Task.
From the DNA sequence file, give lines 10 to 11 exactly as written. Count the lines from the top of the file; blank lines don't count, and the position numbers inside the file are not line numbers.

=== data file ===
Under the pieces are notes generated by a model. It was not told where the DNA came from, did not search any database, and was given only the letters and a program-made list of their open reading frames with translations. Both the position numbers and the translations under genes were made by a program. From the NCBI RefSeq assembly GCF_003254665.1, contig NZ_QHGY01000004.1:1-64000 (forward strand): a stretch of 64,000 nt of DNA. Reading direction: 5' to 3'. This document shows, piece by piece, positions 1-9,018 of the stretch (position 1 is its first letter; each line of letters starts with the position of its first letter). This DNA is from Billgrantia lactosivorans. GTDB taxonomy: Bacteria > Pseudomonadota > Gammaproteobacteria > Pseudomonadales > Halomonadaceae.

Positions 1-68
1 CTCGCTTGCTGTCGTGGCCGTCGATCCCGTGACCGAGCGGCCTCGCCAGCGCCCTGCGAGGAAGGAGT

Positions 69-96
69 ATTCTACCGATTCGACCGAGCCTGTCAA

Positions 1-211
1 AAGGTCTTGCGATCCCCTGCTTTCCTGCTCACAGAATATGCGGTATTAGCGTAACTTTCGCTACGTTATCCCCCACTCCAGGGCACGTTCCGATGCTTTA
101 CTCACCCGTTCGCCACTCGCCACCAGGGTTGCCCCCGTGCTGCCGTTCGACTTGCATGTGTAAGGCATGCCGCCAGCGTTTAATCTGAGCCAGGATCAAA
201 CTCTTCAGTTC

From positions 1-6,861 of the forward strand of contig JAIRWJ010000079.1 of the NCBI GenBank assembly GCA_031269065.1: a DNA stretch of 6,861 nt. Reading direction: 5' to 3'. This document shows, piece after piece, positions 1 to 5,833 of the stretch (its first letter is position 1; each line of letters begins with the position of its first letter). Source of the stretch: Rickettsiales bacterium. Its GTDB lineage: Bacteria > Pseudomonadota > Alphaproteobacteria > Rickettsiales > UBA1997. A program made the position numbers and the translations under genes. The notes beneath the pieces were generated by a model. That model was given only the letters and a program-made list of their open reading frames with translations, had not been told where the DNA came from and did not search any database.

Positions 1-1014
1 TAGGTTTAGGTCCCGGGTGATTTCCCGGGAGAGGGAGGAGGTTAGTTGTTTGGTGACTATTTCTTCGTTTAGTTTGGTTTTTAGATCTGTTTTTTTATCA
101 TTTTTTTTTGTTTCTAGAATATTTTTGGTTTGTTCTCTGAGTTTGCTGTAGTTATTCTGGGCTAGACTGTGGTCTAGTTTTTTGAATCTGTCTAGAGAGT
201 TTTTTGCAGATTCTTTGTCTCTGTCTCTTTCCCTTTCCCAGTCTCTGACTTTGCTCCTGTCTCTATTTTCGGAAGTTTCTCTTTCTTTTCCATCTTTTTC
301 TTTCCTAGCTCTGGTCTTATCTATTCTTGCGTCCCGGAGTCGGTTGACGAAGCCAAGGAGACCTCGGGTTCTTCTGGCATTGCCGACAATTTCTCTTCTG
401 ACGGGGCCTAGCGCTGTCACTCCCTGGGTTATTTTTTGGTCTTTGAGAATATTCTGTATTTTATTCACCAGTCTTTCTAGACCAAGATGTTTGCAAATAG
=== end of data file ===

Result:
From positions 1-6,861 of the forward strand of contig JAIRWJ010000079.1 of the NCBI GenBank assembly GCA_031269065.1: a DNA stretch of 6,861 nt. Reading direction: 5' to 3'. This document shows, piece after piece, positions 1 to 5,833 of the stretch (its first letter is position 1; each line of letters begins with the position of its first letter). Source of the stretch: Rickettsiales bacterium. Its GTDB lineage: Bacteria > Pseudomonadota > Alphaproteobacteria > Rickettsiales > UBA1997. A program made the position numbers and the translations under genes. The notes beneath the pieces were generated by a model. That model was given only the letters and a program-made list of their open reading frames with translations, had not been told where the DNA came from and did not search any database.

Positions 1-1014